The common wisdom for developing new products, goes something like this:
- Find an unsolved problem or an unmet need
- Identify who values that need
- Build a profitable solution for that audience
- Communicate the existence and value of the solution to the market
- Iterate as needed
- Reap the rewards
There are many variations of this list, but generally this is the conventional wisdom.
A while back, I wrote a post entitled. Forget research, let’s just build something! I started it with the following haiku:
Research a concept?
How accurate will it be?
Build something, then see.
In mature or maturing markets, its a lot easier to identify adjacent problems for a set of target customers and work to address them. There are many reasons for this, but a lot of it has to do with working within a specific context or frame of reference and evolving from there. The user isn’t forced to make a context switch to a completely new problem space or new set of actions, which may be a big leap for them.
But when trying to create a new solution or a new market, identifying “unsolved problems” that people will identify with becomes very difficult.
Example 1: Cell phones
For example, consider how people first viewed cell phones. A lot of people couldn’t understand why someone would want to carry a phone around with them everywhere they went. I had a coworker back in the 1980s who had one of those big, bulky (even by standards back then) phones with a separate 5lb battery pack. The phones cost thousands of dollars, had poor coverage, and were very expensive to use. What “unsolved” problem was being addressed there? In those early days, how many people would say “Yes, I have a problem big enough that I need to carry that device around.”?
But once the public became comfortable with cell phones, and the devices got smaller and more affordable, additional features such as cameras and keyboards were added and usage spread very quickly. Now, 60% of people in the world have cell phones and there’s still a lot of room for growth.
Example 2: Rubik’s Cube
Now think about the Rubik’s Cube. This is the most popular toy in history. Over 300,000,000 units have been sold since it’s introduction almost 25 years ago. Could anyone have predicted it would be so popular? If you described the idea of the Rubik’s Cube to someone:
Imagine a 3x3x3 cube with each face having a unique colour and each face having nine independent squares on it. Now imagine if you could rotate the top, bottom, sides etc. of that cube around the central x-y-z axes so that the colours on each face are mixed up. Now the object is to take that mixed up cube and return it to the original state as fast as possible. Wouldn’t that be really fun?
What kind of response do you think you would have gotten? First, what is the problem that this toy addresses? Boredom? Curiosity? There is no problem really. The cube is a diversion for people. Second, it was originally built as a model by Erno Rubik, it’s inventor and a math professor, to use in his classes to demonstrate certain mathematical principles. The Rubik’s Cube is still on sale today and many derivatives of it have also done well in the market.
Example 3: Twitter
Finally, let’s look at the Twitter. .you can find stories of the origin of Twitter in different places on the Web. Here’s one from Wired magazine that describes it quite succinctly. The key line from the article is:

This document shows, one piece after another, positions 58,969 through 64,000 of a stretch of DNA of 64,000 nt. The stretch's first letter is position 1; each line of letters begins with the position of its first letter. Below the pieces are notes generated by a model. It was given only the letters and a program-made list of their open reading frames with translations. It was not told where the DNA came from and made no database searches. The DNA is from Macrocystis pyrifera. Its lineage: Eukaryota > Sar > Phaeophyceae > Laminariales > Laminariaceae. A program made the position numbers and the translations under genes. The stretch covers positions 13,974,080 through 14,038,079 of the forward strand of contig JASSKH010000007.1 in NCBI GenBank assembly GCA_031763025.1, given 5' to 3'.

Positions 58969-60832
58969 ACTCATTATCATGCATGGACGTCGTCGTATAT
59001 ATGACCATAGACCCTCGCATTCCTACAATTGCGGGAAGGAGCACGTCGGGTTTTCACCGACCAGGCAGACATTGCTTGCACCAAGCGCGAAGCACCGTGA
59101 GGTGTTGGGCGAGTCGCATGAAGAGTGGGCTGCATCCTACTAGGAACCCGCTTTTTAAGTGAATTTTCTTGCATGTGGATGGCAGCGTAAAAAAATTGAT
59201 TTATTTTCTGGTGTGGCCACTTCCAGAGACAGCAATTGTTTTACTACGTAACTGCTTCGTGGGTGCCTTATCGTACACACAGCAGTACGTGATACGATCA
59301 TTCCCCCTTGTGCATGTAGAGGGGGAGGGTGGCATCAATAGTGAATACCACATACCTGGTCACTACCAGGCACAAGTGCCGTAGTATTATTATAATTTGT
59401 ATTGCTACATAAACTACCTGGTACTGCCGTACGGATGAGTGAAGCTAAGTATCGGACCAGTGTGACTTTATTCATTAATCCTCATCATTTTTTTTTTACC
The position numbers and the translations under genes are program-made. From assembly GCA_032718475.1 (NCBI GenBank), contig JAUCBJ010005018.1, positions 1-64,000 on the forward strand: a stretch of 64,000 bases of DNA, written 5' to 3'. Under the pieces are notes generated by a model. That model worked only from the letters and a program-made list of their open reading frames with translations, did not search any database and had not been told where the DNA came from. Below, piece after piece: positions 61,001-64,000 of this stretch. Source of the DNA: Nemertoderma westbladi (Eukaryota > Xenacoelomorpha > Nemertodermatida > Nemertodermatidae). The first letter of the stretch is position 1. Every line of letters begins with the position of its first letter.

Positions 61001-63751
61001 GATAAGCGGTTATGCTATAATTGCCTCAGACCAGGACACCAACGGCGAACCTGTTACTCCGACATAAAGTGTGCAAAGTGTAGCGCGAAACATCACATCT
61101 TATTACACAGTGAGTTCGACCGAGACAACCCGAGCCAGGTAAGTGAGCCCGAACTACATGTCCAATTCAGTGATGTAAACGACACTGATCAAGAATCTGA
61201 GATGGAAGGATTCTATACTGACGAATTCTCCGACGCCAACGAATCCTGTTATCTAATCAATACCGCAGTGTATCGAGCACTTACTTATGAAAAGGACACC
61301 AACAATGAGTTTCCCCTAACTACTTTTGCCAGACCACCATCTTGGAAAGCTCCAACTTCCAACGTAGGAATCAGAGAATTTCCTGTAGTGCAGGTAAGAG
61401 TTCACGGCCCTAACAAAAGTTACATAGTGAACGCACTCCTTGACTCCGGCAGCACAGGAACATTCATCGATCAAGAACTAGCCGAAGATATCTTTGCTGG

“I had an idea to make a more ‘live’ LiveJournal. Real-time, up-to-date, from the road. Akin to updating your AIM status from wherever you are, and sharing it.”
Now, I don’t know about you, but I don’t see any hint of solving any kind of problem there, or in the rest of the article. “Akin to updating your AIM status from wherever you are and sharing it”??? That’s what started it?
It sounds like the writer just thought it was a cool thing to try and do. Granted, Twitter still doesn’t have a sustainable business or revenue model, but that hasn’t stopped them from becoming a very popular service.
And so what?
So here’s the rub. Yes, these are only three examples, but I could have cited many other consumer, leisure or technical successes that had similar non-problem solving starts. The principle of finding an unsolved problem or an unmet need and then addressing it is a good rule to follow, but it, in no way, is the only reason to create a new product or service.
In fact for some successful products, it’s very difficult, if not impossible, to precisely state the problem that is being solved (e.g. Heely’s roller shoes)
Or, perhaps there is an initial problem that is addressed, but the success comes from addressing another need or problem (e.g. Google started as a search engine, but found incredible success as an advertising platform).
A lot of successful products or services only became that way AFTER they were introduced to the market and people actually experienced them for themselves. In those cases, no amount of requirements gathering, interviews, focus groups etc. could have provided confirmation that success was in the future.
It’s important to remember when brainstorming or thinking of new products or services, to not simply fall into the trap of “conventional thinking”. If you have an idea, think it through as much as you can, but in the end, if you really believe in the idea, go for it. You never know where it high it will go and perhaps take you along with it.